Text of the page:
And finally, we also need a fairer type of growth, one that creates opportunities for all and shares the benefits of prosperity more evenly. We have enough evidence to prove that the benefits of growth are simply not trickling down: during the three decades prior to this crisis, wage gaps widened and household income inequality increased in most OECD countries. Today, the average income of the richest 10% of the population in the OECD is about 9 times that of the poorest 10%. And even for those countries where inequalities have decreased, like Chile and Mexico, the ratio is 27 to 1; for Brazil it is still 50 to 1.


The time has come for more inclusive economic policies. Reforming tax systems can increase both equity and economic growth. Targeted education policies, which focus on skills, are also central in promoting inclusiveness and in building a fairer tomorrow.


Our analysis shows that investment in skills is the most powerful tool to fight inequality.


Skills have become the global currency of twenty-first century economies. To help countries make strides in this area, the OECD has launched a Skills Strategy and tailors recommendations to particular needs in individual countries, thereby helping youth acquire the skills required by the labour market.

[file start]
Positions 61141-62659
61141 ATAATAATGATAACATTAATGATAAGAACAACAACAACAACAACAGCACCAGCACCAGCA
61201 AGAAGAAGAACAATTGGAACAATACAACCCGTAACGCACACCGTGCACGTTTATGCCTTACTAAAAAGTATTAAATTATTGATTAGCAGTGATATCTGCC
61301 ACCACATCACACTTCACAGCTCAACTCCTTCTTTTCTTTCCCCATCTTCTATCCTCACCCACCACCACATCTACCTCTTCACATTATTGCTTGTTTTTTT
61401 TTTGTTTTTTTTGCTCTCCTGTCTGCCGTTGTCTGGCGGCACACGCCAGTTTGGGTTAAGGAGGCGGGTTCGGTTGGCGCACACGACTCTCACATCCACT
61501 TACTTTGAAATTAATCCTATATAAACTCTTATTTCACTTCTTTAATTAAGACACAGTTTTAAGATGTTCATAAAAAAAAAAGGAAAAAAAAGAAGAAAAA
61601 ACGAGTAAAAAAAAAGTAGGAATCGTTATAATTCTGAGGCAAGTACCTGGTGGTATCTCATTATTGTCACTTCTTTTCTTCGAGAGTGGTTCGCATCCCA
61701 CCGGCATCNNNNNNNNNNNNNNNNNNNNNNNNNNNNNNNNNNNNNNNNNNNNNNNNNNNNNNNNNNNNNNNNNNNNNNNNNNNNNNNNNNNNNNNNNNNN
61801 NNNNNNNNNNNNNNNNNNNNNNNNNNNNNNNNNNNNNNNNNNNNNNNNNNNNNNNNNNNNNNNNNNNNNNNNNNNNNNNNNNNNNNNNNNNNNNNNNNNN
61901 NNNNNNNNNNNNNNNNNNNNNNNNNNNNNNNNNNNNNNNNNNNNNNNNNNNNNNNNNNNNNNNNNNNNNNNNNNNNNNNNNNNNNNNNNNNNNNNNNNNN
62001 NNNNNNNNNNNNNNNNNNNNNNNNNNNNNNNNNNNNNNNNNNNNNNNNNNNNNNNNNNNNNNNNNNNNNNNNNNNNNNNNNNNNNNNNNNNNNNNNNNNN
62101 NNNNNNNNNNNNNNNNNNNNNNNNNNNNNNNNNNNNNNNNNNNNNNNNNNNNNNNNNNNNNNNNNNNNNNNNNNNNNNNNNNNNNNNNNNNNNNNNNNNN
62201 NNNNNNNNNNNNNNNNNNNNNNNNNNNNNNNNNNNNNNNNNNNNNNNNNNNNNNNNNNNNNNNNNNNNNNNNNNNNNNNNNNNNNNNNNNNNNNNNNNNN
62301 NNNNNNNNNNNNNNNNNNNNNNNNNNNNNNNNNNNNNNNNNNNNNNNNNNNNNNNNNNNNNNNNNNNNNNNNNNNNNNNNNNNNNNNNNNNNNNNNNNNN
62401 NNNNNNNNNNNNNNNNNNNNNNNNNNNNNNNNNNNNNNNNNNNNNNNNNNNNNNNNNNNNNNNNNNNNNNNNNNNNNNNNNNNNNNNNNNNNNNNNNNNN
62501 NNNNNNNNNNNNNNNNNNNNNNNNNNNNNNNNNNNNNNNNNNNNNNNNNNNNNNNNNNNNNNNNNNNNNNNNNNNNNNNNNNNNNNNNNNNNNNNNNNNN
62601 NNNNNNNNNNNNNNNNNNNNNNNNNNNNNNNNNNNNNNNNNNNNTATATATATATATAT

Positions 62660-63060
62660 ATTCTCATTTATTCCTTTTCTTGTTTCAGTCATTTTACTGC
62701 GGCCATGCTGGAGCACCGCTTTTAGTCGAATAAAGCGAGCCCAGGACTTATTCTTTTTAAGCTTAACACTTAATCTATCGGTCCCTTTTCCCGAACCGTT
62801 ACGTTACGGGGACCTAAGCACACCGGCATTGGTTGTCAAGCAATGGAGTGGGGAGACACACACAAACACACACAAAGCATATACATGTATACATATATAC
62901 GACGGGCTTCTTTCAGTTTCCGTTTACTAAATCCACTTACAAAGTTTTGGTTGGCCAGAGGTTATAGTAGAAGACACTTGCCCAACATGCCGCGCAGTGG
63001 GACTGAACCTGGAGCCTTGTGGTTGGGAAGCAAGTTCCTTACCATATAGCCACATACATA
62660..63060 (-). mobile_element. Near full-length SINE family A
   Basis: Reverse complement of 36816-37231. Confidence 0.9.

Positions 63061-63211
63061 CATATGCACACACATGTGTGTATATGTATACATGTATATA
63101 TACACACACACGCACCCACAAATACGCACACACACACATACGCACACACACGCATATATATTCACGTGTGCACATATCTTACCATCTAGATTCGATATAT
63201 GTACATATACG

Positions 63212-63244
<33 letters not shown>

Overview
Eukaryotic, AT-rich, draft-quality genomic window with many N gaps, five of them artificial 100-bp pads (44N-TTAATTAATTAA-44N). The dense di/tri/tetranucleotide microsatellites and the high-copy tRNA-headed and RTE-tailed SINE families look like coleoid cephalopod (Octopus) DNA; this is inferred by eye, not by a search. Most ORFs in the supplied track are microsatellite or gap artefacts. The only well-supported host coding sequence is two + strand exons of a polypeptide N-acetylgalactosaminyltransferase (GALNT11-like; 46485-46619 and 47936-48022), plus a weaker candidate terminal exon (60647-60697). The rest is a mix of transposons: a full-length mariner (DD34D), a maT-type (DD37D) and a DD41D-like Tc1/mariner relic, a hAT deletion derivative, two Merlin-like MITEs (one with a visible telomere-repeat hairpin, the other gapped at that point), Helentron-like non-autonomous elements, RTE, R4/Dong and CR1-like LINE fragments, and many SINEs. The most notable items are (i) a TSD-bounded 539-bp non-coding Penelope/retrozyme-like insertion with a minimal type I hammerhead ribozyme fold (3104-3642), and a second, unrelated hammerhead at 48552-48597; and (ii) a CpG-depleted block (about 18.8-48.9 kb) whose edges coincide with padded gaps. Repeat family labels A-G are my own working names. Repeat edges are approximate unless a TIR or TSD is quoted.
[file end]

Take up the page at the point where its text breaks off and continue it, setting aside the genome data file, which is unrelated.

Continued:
Lastly, as part of our efforts to promote inclusive and sustainable growth, we have also embarked on an ambitious, multifaceted initiative called “New Approaches to Economic Challenges”, or NAEC. This initiative examines the lessons that can be learned from the crisis and the policy implications that can be derived from these lessons.


The main goal is to enrich our analytical framework, while identifying a renewed strategic policy agenda for inclusive growth and well-being. NAEC offers us the opportunity for more systematic, cross-cutting and deeper reflection.


Ladies and Gentlemen:

We are witnessing amazing global changes. And this is a great opportunity to improve the world. This crisis should allow us to move to a new order in which emerging economies and developing countries have more say; from a world of environmental degradation to one that embraces resource sustainability; from a deregulatory logic to a trustable financial governance that brings banks back to their original purpose of serving society. In short, we need a new era of economics as a tool to produce inclusion and social well-being.


I am sure we can move in this direction. It very simply depends on us and our capacity to rethink our theories, our concepts, our policies. It will also depend on more inclusive multilateral co-operation and new leadership from our governments and from our societies. The OECD believes in this change and is ready to double its efforts to collaborate with other institutions, and with people like you, and make this happen.


Thank you very much.